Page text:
Mayor Bloomberg was busy last week signing three new laws concerning transient occupancy, accessibility, and signage.
Intro 404A created new fines for illegally converting apartments to transient use. State legislation addressed the issue of building owners renting out units for less than 30 days at a time in residential buildings last year, but the City Council is imposing $1,000 to $25,000 fines depending on the number of units illegally converted or the number of offenses.
Intro 797A retroactively requires all buildings with accessible entrances to post signs directing visitors from inaccessible locations to the accessible ones. The rules also require directions to accessible rest rooms and warnings if, say, an elevator exits to an inaccessible area. Signs must also contain telephone numbers to call or instructions for using accessible entrances that may be locked. Owners have until August 1, 2013 to comply.
All signs required to be posted by the City will have to have QRC codes (those square bar codes) or similar technology so smart phones can instantly access city records on the project or property under Intro 771A. The law is effective in one year. It will change the look of building permits, for example, because there are city records to access, but not no smoking signs because there would be no additional information to check.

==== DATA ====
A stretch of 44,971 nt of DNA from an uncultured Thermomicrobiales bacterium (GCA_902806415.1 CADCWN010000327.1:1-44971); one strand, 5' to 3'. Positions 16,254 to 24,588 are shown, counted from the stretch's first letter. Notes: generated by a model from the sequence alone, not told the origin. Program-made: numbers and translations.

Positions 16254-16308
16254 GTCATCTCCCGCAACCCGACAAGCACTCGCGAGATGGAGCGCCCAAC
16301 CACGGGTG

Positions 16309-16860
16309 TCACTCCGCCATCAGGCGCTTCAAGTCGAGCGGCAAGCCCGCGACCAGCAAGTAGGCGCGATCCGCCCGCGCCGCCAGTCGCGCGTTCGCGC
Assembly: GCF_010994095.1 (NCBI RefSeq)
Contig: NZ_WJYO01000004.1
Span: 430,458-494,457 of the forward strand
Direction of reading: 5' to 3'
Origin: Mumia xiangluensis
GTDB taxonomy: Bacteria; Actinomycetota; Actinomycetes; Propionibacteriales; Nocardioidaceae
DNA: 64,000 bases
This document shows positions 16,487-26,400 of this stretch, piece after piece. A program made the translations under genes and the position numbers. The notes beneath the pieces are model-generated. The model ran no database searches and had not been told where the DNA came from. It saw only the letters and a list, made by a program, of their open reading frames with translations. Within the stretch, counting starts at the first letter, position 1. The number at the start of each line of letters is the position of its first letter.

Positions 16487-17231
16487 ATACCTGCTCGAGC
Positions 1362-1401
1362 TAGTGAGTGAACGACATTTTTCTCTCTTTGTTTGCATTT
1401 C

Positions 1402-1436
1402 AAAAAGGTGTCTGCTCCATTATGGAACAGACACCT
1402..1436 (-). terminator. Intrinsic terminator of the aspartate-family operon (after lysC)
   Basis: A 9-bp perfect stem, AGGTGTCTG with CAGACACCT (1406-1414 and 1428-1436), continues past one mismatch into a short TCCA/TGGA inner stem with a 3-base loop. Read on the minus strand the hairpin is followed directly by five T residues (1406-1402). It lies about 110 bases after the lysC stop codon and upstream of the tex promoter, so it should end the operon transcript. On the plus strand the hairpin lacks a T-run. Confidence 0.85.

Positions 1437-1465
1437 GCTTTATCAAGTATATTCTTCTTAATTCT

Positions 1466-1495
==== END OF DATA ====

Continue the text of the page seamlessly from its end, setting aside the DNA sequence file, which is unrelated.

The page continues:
The lead paint issue keeps fading. The number of children with blood lead levels above 15 micrograms per deciliter, which triggers a home inspection by the Department of Health, dropped 24 percent in 2011, from 448 to 342, according to the Departments annual report to the City Council. More and more of the children with elevated levels in recent years are foreign born and come here with high lead levels rather than being poisoned here.
RSVPs for our November 8th dinner are rolling in and YES, we will provide an additional discount to $500 per person on your second table. The more the merrier.